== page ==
The problem with this article is that what this liberal writer says about abortion rights is the same argument a conservative writer would make about the right-to-life or right to bear arms. Federalism doesn’t solve the issue, and neither does nationalization of the issue.
Just as with slavery, leaving this issue to the states won’t save us from conflict
There is a longstanding argument that our system of federalism is a crucial tool for reducing conflict by letting states tailor their regulations and laws to the ideological and cultural preferences of their citizens. We do things differently in Texas than in California, or in South Carolina as opposed to New York. Why not allow laws to be more restrictive in some respects and more permissive in others, depending on local standards?
There is a lot of truth to this, and the federalization of everything can be an engine of unwarranted conflict. But the expected Supreme Court opinion overturning Roe v. Wade may offer a counterexample, a case in which leaving decisions up to the states could lead to chaos.
The decision in Dobbs v. Jackson Women’s Health Organization, if the leaked draft is any indication, would do what supporters of federalism have always wanted. It returns the issue of abortion to the states, allowing them to protect the procedure or prohibit it as they see fit.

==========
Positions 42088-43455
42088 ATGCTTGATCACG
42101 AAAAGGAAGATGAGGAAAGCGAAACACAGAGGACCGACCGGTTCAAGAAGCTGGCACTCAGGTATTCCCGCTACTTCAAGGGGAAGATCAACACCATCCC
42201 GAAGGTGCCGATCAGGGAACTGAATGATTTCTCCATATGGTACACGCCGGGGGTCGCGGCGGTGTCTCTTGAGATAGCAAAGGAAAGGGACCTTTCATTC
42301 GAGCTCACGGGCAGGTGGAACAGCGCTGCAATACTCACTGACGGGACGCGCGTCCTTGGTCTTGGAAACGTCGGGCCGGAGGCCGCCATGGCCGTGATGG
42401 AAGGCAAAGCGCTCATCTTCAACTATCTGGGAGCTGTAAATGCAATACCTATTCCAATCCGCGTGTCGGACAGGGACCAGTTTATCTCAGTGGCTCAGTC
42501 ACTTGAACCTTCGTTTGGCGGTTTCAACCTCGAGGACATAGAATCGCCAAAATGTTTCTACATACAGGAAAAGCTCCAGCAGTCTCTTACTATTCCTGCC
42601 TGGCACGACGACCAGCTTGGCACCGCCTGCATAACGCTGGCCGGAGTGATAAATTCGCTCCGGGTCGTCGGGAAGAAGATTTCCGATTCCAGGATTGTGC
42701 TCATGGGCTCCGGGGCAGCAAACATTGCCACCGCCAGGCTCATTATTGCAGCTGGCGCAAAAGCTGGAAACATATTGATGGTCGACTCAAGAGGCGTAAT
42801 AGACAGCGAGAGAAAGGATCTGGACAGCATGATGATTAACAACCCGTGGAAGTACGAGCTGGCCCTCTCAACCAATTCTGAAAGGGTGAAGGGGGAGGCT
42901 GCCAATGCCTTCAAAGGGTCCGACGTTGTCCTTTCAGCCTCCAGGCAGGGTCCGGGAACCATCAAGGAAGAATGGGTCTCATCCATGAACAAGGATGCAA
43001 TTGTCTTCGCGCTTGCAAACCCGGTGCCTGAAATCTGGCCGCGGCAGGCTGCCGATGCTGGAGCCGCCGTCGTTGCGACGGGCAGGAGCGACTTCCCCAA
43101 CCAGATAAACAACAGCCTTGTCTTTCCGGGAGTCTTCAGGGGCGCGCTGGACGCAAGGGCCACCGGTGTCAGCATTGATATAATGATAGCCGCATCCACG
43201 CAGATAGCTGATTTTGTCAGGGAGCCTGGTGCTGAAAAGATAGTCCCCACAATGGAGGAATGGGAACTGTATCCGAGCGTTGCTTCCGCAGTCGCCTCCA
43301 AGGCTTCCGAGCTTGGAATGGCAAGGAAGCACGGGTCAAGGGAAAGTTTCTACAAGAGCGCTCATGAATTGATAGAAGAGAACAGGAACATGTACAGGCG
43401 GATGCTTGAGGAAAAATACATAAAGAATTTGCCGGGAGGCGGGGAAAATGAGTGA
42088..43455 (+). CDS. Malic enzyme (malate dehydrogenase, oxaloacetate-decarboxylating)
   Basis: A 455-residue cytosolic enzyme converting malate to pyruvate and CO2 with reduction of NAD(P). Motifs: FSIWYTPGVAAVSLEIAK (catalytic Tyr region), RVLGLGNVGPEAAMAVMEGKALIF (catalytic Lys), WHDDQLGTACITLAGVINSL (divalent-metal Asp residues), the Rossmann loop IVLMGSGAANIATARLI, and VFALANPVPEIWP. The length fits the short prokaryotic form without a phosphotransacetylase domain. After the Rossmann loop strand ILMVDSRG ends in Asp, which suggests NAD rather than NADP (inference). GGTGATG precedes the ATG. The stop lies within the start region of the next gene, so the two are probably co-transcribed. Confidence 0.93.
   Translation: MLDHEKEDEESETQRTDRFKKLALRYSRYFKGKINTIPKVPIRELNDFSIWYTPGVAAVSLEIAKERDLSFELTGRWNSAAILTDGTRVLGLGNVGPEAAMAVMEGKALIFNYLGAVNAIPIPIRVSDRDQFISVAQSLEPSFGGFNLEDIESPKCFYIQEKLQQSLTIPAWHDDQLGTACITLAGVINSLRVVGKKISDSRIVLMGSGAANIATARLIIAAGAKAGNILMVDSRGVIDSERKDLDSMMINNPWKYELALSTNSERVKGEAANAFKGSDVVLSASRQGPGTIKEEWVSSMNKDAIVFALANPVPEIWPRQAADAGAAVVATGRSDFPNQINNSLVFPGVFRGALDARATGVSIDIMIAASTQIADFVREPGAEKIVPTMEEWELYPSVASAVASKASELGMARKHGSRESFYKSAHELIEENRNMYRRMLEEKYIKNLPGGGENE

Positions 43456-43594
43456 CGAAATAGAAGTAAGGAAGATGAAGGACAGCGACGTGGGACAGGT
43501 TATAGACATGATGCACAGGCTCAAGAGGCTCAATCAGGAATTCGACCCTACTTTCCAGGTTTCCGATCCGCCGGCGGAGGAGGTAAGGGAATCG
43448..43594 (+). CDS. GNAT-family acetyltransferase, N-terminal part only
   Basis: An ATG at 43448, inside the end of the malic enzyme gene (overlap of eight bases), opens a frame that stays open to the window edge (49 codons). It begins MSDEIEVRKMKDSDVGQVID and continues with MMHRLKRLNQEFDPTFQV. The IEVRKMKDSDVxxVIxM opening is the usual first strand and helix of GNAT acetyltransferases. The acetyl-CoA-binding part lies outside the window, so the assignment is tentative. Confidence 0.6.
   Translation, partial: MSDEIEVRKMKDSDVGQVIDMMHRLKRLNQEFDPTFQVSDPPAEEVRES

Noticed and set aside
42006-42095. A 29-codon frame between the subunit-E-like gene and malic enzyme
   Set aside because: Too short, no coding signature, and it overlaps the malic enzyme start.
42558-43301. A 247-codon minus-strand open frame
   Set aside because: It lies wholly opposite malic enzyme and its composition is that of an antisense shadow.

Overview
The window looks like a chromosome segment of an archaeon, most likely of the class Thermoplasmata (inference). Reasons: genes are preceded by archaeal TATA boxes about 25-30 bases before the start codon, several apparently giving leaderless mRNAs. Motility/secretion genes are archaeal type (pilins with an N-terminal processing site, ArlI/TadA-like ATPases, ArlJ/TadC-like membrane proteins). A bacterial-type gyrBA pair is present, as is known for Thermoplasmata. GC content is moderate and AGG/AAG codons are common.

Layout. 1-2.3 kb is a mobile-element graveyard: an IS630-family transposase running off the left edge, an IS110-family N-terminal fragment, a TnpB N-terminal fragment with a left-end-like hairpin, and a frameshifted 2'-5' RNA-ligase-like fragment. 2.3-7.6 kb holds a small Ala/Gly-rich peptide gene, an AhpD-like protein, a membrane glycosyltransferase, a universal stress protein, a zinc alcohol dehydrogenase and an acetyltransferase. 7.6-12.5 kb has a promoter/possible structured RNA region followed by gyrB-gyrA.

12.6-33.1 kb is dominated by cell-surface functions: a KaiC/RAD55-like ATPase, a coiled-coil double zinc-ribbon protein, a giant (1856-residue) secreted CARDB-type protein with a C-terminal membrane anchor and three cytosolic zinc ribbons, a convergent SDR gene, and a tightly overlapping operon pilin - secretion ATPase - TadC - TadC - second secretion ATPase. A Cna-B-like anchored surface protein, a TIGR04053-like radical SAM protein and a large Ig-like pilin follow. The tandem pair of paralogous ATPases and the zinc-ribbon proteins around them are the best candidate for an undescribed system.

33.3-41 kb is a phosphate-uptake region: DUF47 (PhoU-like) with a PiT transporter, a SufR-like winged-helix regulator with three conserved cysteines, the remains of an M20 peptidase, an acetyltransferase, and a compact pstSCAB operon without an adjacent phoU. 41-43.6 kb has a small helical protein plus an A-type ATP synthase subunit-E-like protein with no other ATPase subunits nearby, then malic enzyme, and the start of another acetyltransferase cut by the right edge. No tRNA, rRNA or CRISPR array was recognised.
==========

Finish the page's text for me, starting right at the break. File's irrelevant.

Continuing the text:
In theory, this allows states to be “laboratories of democracy,” trying out social experiments so that people in other states can decide whether to emulate them. We are doing this with marijuana, which is now legal for recreational use in 18 states. This will tell us whether the fabric of society will dissolve if people can get high without being arrested. (So far, it appears that it will not.) It also provides a safety valve that allows occasional cannabis users in restrictive states to go elsewhere for a legal toke.
So will sending abortion back to the states lead to a similar solution?